Tower Works

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1993 image showing two of the three towers

Coordinates: 53°47′35″N 1°33′11″W / 53.793°N 1.553°W / 53.793; -1.553 Tower Works is a former factory notable for its three listed towers. It is located on Globe Road in Holbeck, Leeds, West Yorkshire, next to the Leeds and Liverpool Canal. The Italianate towers of the factory are a distinctive landmark on the Leeds skyline.

The factory was founded by T.R. Harding to make steel pins for carding and combing in the textile industry, and the original buildings, by Thomas Shaw, were erected in 1864–66. Harding's son, Colonel Thomas Harding, employed William Bakewell to extend the works in 1899. The design of the extension was heavily influenced by Harding's love of Italian architecture and art.

The most notable features of Tower Works are the three towers that give it its name and served for dust extraction from the factory. The largest and most ornate tower (1899, by Bakewell) is based on Giotto's Campanile in Florence. The smaller ornate tower (1866, by Shaw) is styled after the Torre dei Lamberti in Verona. A third plain tower, built as part of Harding's final phase of expansion in 1919, is thought to represent a Tuscan tower house such as can be seen in San Gimignano. All three towers are listed structures, the two ornate towers being Grade II* and the plain tower Grade II.[1]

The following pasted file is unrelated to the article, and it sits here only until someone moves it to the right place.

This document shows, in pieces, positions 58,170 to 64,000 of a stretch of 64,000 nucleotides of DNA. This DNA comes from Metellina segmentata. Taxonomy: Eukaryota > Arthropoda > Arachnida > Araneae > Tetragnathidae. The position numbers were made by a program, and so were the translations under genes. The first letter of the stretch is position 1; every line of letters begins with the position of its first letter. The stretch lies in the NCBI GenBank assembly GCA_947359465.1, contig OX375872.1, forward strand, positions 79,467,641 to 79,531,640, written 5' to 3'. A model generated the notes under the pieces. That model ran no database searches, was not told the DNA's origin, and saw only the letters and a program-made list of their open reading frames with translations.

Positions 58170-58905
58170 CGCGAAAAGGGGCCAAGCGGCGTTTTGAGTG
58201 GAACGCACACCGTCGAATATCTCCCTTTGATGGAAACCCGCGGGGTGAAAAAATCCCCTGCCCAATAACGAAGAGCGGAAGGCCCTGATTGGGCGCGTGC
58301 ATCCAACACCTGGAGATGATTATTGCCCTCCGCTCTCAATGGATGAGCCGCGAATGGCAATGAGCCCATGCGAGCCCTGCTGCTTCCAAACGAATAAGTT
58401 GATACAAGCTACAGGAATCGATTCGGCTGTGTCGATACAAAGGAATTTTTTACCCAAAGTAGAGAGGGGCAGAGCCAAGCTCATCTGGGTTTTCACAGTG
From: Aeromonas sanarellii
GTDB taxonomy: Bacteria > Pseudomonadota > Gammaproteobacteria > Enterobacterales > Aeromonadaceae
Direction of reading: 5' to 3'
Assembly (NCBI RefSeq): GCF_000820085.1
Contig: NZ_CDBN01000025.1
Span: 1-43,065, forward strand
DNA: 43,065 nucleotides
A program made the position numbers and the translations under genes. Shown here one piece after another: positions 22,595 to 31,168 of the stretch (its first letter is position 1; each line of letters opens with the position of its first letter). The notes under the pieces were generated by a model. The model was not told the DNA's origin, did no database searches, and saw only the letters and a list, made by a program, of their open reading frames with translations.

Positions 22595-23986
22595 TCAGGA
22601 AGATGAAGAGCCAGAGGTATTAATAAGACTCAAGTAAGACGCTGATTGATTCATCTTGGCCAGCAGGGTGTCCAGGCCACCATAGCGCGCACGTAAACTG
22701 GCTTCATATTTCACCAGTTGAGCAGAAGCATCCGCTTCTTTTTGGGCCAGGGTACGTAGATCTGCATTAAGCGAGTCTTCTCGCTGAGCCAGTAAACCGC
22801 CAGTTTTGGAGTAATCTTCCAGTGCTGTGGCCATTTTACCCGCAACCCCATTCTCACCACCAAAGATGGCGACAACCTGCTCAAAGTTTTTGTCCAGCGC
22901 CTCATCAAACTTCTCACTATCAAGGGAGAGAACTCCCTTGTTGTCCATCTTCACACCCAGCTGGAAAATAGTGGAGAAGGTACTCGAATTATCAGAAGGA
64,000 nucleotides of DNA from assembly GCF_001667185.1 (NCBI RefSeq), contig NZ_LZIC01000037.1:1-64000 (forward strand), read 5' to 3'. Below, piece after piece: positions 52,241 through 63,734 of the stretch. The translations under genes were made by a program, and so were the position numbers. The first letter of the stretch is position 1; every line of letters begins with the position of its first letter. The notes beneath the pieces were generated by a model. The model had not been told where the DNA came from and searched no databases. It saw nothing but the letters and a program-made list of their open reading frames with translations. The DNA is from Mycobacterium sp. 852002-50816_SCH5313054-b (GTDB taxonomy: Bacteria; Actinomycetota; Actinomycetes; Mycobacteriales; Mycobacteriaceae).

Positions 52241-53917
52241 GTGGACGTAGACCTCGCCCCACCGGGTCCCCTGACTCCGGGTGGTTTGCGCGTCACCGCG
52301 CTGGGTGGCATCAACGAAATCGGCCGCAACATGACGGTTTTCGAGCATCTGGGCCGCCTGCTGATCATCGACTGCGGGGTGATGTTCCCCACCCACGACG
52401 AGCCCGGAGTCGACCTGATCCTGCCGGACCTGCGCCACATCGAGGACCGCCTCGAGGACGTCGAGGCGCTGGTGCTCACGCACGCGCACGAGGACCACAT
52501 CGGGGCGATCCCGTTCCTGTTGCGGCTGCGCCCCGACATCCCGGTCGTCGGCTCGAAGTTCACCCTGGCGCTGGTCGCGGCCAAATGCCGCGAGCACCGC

The design for the Giotto Tower included ventilation systems that were way ahead of their time in terms of minimising pollution from the steel works. The chimney incorporated a filter to remove the excess steel dust.

In 1895 T. W. Harding & Son amalgamated with two other companies to become Harding, Rhodes & Co.

The factory sustained damage in World War II when neighbouring buildings were bombed during the air raids on the nearby Leeds City railway station. It closed in 1981 after 117 years of operating on the site.

Present[edit]

Tower Works lies at the heart of the Holbeck Urban Village renovation area, it was acquired by Yorkshire Forward in 2005. A masterplan for the site was drawn up by Yorkshire Forward, ISIS Waterside Regeneration and Bauman Lyons Architects for an exemplar sustainable mixed use development. The development agreement between Yorkshire Forward and ISIS fell through and Yorkshire Forward developed the first phase. With the winding up of the regional development agencies, ownership passed to the Homes and Communities Agency who oversaw the completion of the entrance range to provide accomodation for digital and creative companies. In 2014 a new developer was sought to develop the rest of the site.

References[edit]

  1. ^ Wrathmell, Susan; Minnis, John (2005). Leeds (Pevsner Architectural Guides). New Haven, CT: Yale University Press. p. 129. ISBN 0-300-10736-6.